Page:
Photo Credit: Jeff Gross/Getty

Jered Weaver has been a punchline more so than an effective pitcher for a while now, going back to about the time his fastball velocity started jumping off a cliff:

BrooksBaseball.net

Velocity’s not the end-all and be-all, of course, and Weaver has managed to keep pitching in the majors perhaps only by virtue of the fact that he throws five different pitches and isn’t too dependent on any one of them. (He still throws the fastball the most often, if something that maxes out at 84 mph can be called a fastball, but it makes up less than a third of his pitches.) Regardless, as his velocity has plummeted, so has nearly every measure of his effectiveness. Whatever your preferred metric—ERA, FIP, xFIP, DRA, strikeout rate, home run rate—it’s gotten worse over the past two years, and probably significantly so.

Yet despite all these troubling trends, as of yesterday, the 34-year-old Weaver has a home for next season. And it’s one that actually makes sense. Weaver has signed a one-year deal for $3 million with the San Diego Padres—just about the only team whose rotation could possibly be improved by his presence.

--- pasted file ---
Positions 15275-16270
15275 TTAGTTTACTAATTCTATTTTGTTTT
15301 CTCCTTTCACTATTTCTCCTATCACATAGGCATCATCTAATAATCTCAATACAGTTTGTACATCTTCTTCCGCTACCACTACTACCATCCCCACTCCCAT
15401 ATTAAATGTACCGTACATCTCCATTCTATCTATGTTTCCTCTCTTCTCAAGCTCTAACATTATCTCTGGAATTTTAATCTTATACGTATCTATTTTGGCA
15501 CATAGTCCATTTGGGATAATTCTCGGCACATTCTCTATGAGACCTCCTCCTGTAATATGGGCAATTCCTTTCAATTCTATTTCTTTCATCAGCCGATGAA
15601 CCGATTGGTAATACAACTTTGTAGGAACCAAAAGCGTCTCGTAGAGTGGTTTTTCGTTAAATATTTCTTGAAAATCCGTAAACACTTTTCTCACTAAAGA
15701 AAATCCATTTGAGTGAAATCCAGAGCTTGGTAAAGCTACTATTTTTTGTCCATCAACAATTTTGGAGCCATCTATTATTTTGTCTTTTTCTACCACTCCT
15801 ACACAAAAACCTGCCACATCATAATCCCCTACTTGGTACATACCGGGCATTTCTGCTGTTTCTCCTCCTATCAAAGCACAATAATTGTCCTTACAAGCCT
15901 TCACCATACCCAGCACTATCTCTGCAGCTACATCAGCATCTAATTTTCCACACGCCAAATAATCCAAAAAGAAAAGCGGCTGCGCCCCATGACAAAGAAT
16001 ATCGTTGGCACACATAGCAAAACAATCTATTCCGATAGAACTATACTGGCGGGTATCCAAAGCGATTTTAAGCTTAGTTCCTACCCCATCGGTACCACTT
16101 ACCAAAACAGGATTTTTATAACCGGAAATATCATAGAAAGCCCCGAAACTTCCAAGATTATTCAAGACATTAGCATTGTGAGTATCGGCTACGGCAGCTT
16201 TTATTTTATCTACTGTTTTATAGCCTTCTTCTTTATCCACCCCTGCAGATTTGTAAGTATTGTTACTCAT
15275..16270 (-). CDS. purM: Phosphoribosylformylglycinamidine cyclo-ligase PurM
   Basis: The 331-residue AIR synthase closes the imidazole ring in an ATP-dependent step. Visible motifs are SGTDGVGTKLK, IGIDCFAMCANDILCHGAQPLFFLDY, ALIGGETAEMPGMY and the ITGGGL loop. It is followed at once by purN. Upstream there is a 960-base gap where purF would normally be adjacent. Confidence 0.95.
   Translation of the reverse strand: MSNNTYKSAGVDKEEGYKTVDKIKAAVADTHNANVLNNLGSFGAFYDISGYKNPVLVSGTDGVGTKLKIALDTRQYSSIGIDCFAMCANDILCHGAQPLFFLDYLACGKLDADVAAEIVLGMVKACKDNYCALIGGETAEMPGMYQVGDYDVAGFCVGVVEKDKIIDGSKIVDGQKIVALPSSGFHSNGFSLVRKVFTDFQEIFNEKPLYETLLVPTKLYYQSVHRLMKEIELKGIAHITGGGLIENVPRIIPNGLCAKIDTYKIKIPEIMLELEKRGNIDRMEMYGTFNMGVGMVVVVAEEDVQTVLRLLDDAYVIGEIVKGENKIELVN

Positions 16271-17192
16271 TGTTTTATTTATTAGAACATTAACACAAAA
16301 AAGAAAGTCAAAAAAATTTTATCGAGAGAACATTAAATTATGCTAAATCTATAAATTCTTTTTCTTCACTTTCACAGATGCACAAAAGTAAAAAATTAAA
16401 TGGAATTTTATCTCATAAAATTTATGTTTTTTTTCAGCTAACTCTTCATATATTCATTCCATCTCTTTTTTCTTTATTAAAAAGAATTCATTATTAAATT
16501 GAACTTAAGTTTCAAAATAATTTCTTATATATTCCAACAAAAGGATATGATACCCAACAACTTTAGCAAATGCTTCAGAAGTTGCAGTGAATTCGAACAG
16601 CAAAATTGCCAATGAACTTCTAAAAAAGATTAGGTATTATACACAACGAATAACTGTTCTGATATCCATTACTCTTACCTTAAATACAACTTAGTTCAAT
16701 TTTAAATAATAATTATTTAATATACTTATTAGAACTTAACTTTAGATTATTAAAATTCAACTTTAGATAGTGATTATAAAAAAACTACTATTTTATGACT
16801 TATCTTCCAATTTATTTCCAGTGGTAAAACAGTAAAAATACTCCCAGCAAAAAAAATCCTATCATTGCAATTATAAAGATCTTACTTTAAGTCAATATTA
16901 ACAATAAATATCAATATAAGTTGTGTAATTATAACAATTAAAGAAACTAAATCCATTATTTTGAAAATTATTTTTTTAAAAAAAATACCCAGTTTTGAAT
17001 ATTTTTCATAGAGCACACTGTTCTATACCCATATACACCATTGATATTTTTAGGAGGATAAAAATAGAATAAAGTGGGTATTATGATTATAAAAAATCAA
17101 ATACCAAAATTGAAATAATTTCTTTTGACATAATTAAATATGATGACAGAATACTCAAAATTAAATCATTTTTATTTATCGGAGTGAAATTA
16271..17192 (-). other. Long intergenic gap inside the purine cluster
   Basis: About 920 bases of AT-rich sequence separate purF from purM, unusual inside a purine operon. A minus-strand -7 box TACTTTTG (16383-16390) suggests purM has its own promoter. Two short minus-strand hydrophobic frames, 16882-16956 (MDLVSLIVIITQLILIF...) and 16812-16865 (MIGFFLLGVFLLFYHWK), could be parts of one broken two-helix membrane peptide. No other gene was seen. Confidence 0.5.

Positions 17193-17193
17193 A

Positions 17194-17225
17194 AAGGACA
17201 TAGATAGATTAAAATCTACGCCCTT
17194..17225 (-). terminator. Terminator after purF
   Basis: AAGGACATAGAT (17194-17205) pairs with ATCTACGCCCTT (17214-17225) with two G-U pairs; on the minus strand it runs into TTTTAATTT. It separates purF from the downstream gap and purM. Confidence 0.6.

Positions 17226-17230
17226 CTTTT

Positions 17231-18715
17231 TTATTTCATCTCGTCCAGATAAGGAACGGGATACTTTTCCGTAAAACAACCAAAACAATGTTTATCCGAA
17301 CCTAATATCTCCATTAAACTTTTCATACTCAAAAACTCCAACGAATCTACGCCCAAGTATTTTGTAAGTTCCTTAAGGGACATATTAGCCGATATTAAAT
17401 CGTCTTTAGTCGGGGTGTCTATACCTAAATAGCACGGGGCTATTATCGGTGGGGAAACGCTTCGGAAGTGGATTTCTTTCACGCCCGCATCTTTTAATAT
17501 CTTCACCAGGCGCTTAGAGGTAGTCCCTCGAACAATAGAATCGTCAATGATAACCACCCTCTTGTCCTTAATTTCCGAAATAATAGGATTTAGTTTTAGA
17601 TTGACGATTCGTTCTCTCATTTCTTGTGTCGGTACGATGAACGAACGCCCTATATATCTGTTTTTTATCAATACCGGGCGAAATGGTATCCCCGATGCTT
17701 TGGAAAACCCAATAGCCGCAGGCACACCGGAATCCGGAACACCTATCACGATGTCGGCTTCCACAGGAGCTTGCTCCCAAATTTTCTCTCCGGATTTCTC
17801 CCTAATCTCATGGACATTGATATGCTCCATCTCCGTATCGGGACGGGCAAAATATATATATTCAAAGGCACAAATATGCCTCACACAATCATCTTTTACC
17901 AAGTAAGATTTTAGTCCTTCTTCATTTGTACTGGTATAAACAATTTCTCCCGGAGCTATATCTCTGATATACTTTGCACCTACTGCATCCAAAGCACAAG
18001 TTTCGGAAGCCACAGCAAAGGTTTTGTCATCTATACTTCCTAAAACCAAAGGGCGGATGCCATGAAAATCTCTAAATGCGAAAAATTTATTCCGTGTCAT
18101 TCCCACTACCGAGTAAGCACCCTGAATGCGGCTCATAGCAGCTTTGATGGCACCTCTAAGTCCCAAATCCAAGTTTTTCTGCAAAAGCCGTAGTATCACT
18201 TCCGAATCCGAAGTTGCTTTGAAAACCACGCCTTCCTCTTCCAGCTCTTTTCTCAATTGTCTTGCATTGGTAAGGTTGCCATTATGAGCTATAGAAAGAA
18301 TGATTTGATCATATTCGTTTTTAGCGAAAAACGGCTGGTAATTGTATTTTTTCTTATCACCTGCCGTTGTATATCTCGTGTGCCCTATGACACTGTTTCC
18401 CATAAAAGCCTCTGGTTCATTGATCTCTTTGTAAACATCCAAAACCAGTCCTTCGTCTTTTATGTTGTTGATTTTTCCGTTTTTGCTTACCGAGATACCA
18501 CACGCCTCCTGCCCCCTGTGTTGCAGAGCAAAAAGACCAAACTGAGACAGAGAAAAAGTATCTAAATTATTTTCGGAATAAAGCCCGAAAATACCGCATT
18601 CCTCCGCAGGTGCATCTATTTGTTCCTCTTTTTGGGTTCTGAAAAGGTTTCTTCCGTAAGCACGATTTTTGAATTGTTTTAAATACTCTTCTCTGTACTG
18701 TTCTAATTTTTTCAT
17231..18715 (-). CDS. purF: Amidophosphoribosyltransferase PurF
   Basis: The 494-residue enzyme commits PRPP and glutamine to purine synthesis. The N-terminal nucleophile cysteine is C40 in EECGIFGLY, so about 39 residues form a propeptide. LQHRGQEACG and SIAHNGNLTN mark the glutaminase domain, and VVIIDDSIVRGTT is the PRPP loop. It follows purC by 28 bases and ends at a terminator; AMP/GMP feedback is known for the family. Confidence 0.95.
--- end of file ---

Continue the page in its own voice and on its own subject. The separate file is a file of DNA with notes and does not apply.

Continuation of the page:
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FanGraphs projects the Padres’ rotation to have a collective ERA of 4.37 and FIP of 4.47, worth about eight wins above replacement in total. (By comparison, Clayton Kershaw is projected to be worth 7.3 WAR next year all by himself.) These projections were enough, with good reason, for the site to wonder if the team’s rotation might be historically poor this year. While Weaver projects to be worse on his own than the Padres’ rotation does as a whole, he does offer something important: innings. For all his recent struggles, Weaver has never pitched fewer than 150 innings in any of his ten full seasons in the majors. The Padres’ starting pitchers are otherwise young, inexperienced, or saddled with exhaustive injury histories; the other four projected members of the rotation have hit that 150-inning mark just three times in their careers combined.

The Padres are, obviously, not going to be good. Jered Weaver is not going to be good. But in terms of the specificity of needs here—a team seeking a pitcher who is not productive but will consistently eat innings anyway, a pitcher seeking a team willing to take someone with a fastball that strains the definition of its name—this is one of the better matches of the offseason.